Entries in Flights (6)


New York City Airports to Resume Flights

Medioimages/Photodisc(NEW YORK) -- John F. Kennedy International and LaGuardia airports are expected to resume passenger flights on Saturday morning after cancelling flights on Friday due to blizzard conditions.

Newark Liberty International Airport in New Jersey does not expect to fully resume flights until noon on Saturday due to the fact runways had to be shut down overnight as a result of heavy snow that produced whiteout conditions.

According to, airlines have cancelled 5,368 flights this week due to the blizzard in the Northeast, and 1,756 flights were cancelled so far on Saturday.

Copyright 2013 ABC News Radio


Non-Stop Atlantic Flights Keep Stopping, Blaming Headwinds

John Foxx/Thinkstock(NEW YORK) -- Thousands of passengers on non-stop flights from Europe to the U.S. over the past month have found themselves with an unexpected stop -- an unplanned landing to take on more fuel.

Pilots have had to put down in Canada or elsewhere to top off their tanks after running into record headwinds that have slowed the flights, using up more fuel than expected.

This story was first reported by The Wall Street Journal, which said Continental Airlines has had the most problems. The airline, which has merged with United to form the world’s largest carrier, had nearly 60 diversions for fuel on flights from Europe since early December.  The airline confirmed the number to ABC News.

Airlines are required to carry enough fuel to reach their destination, and an extra amount in order to land at an alternate airport if necessary.

It’s not just the headwinds that are to blame.  Continental has switched to smaller twin-engine Boeing 757s on these routes to save money, and those planes can’t travel as far or hold as much fuel as wide-body planes.  The Wall Street Journal notes that that’s not a problem if winds are calm, but strong headwinds can cause havoc with schedules.

United/Continental spokesperson Megan McCarthy told ABC News that the headwinds have been a “once in 10 year extreme.”  McCarthy said the headwinds in December usually average 35 mph. This past December they’ve hit 54 mph, and on the worst days have been up to 69 mph – twice as strong as usual.

McCarthy noted that most of their 757 flights from Europe – 97 percent of them — did not have to divert. Diversions for fuel, or any reason, are a headache for customers, and cost airlines money.  McCarthy said, “We are looking at it very closely, it is an inconvenience to our customers, to determine if there are other options.”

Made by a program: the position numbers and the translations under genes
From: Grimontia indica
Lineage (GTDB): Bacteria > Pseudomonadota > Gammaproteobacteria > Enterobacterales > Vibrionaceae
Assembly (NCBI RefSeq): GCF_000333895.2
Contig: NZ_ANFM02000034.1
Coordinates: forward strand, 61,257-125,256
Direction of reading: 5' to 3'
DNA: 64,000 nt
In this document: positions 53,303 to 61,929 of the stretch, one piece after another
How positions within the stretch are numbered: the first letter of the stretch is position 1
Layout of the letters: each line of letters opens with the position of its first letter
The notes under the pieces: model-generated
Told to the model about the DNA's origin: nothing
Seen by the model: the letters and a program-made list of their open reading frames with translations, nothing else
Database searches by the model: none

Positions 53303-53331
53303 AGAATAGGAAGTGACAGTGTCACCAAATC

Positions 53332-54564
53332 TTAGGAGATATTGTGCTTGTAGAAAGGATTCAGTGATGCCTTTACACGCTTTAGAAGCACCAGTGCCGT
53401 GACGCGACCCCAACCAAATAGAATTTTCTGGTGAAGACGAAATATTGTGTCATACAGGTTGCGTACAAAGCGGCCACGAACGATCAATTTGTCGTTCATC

The Federal Aviation Administration is also checking to make sure there are no safety issues.   In a statement, the agency said, “The FAA is aware that United Airlines aircraft have made more unscheduled fuel stops this year than last year and we are looking into the issue.”

US Airways and American Airlines also fly 737s across the Atlantic, but they’ve had only a few diversions due to the winds.  According to The Wall Street Journal, Delta Airlines has had none.

There have been allegations in the past that both Continental and US Airways had skimped on fuel, as fuel costs have skyrocketed.  Both airlines denied the charges, and no safety fines were levied.

Copyright 2012 ABC News Radio


Not Again! Air Traffic Controller Falls Asleep On the Job

Comstock/Thinkstock(MIAMI) -- Another air traffic controller fell asleep on the job Saturday morning, just as the Federal Aviation Administration plans to change schedules linked to controller fatigue.

The agency claims that no flights were impacted by this latest incident. The air traffic controller has been suspended.

FAA Administrator Randy Babbitt announced Saturday that he has ordered certain scheduling changes to take effect within 72 hours.

“We are taking important steps today that will make a real difference in fighting air traffic controller fatigue," Babbitt said. "But we know we will need to do more. This is just the beginning.”

The air traffic controller at the Miami Air Route Traffic Control Center did not miss any calls from aircraft, according to the FAA.

In a joint op-ed for USA Today published online this weekend, Babbitt and National Air Traffic Controllers Association President Paul Rinaldi said, “These recent incidents have cast doubt on whether our nation's controllers are truly committed to keeping the skies safe. We want to tell you they are.”

The pair called the American aviation system the safest in the world, but added that “we can do better.”

“On Monday, we are kicking off our Call to Action on air traffic control safety and professionalism," the op-ed reads. "We will be traveling to air traffic facilities around the country, to reinforce the need for all air traffic personnel to adhere to the highest professional standards.”